The Solicitors Regulation Authority has banned a total of six support staff workers in a single day for misconduct ranging from rewriting wills to misusing season ticket loans.
All six, from different firms, were made subject to notices which prevents them from working for any regulated firm without SRA permission.
Helen Erotokritou, formerly with London firm Kingsley Napley, was barred from the profession after claiming interest-free loans for annual travel passes worth £5,000 from her employers then using the money for other purposes.
Initially Erotokritou, a document production specialist, said she had used the loan monies to buy a pass, but later accepted this was untrue. She has since repaid the loans back in full and was dismissed in February this year after three and a half years with the firm.
Wendy Outhwaite, formerly a secretary with Yorkshire firm Switalskis Solicitors, was found to have fabricated a will in the name of a client, naming herself as a beneficiary of the residual estate. She amended and created documents and also amended a receipt from a jeweller to disguise the true amount she had received for the sale of a client’s jewellery.
She was found to have acted dishonestly and was also fined £7,500.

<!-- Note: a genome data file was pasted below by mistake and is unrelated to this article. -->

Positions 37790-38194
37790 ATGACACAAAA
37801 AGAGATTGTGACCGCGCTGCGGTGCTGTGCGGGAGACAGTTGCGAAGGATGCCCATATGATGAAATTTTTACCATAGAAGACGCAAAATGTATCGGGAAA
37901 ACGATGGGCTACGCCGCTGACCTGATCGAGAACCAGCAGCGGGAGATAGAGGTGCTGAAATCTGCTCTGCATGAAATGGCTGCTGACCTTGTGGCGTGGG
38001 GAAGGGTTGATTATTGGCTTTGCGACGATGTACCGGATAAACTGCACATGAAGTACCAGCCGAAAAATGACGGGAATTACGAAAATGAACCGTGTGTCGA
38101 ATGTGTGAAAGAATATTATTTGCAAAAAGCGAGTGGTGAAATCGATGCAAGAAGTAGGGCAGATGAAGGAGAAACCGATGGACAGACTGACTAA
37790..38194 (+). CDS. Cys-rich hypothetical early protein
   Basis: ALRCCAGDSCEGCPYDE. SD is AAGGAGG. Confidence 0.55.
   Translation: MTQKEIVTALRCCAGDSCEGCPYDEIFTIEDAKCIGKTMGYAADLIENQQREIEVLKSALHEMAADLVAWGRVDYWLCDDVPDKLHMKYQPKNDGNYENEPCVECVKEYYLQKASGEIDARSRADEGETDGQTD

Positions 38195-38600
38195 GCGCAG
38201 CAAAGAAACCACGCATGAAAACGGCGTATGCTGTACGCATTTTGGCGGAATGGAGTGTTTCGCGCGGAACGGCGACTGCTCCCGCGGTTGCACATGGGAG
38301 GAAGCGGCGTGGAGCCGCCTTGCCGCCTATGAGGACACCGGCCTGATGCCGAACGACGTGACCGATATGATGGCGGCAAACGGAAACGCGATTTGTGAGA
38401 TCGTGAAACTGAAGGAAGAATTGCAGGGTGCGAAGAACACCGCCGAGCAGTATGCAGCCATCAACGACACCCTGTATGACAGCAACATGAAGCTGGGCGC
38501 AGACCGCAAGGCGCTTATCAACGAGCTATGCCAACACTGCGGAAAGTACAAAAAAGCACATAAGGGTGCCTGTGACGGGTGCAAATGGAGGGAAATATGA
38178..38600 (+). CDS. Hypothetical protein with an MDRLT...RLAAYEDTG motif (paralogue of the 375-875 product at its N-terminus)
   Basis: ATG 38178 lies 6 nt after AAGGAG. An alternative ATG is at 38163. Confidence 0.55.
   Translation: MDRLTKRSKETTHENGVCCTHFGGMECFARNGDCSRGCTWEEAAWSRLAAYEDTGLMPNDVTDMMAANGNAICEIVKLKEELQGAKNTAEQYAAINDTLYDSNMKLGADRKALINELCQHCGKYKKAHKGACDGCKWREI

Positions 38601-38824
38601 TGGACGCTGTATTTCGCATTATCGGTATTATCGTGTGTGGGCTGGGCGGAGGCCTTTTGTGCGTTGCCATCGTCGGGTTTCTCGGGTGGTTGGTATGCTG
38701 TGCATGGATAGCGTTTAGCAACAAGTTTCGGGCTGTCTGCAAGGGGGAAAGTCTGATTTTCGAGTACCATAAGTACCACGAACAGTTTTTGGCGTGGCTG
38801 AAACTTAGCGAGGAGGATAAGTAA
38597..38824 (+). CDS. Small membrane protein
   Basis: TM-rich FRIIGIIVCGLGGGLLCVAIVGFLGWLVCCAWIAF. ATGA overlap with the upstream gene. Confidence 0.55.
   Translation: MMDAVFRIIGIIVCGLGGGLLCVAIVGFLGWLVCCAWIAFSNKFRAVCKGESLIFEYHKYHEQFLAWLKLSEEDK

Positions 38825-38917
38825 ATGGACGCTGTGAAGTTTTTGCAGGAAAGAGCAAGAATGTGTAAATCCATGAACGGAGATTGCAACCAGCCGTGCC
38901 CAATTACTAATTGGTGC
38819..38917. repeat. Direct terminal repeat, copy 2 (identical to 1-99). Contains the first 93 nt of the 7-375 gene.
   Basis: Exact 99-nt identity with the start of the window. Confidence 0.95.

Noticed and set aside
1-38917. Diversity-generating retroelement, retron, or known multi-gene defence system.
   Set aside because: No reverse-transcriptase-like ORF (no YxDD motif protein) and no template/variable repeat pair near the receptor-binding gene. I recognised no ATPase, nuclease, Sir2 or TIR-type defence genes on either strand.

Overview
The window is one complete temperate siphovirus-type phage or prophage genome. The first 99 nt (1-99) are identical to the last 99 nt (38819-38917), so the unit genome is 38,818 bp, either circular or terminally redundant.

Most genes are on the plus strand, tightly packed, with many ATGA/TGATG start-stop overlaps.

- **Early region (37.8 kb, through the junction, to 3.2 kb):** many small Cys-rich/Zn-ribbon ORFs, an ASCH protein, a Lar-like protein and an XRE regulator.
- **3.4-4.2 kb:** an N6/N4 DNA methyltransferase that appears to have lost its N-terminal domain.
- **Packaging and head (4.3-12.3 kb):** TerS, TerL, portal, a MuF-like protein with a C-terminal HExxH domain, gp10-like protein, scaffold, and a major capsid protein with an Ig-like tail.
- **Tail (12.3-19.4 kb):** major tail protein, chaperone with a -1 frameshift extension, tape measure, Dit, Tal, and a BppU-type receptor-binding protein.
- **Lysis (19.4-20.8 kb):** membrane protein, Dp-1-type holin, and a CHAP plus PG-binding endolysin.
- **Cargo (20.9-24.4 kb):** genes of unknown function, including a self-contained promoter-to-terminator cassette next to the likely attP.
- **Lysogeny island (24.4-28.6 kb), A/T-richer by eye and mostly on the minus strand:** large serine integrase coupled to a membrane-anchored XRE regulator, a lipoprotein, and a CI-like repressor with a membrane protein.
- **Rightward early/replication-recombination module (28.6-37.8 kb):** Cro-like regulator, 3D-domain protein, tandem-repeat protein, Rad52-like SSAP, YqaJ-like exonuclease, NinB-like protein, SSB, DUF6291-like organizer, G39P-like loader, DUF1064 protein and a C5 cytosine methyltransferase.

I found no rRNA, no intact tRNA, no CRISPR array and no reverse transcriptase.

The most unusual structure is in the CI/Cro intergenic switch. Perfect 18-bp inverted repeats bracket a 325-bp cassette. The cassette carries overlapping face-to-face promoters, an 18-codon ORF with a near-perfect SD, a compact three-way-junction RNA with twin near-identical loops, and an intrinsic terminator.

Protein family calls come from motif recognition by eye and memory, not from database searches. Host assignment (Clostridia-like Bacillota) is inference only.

Hannah Jones, a paralegal with Chester firm Proximo Legal Services Limited, was barred after giving misleading and inaccurate information to clients for a year about the progress of their personal injury claims.
Emily Elizabeth Bale, who spent two years as a paralegal with Bristol firm DAS Law Limited, was found to have missed a court hearing and amended correspondence on a client file to cover her mistake. When initially asked about the hearing, she misled her firm by completing a report with inaccurate information, before later admitting to missing the hearing and to covering up her mistake.
Stephanie Jones, who worked for Worcester firm Harrison Clark Rickerbys Limited in its credit control department, agreed to a barring order after pleading guilty in court to failing to declare a change of circumstances to the Department of Work and Pensions. She had been in receipt of housing benefit since 2015 and joined the firm in 2018. A year later the DWP notified her she had received £6,665 she was not entitled to. She was sentenced to a 12-month community order with 100 hours of unpaid work.
Jones expressed remorse and said in mitigation she had co-operated with the SRA investigation.
Finally, Geraint Lewis, a paralegal with international firm Eversheds Sutherland based in its Manchester office, admitted to fabricating his manager’s signature on documents he attempted to send to the Chartered Institute of Legal Executives, where he was applying to become a fellow. He left the firm in January this year and is currently not working. Lewis expressed remorse for what he did and fully admitted his conduct.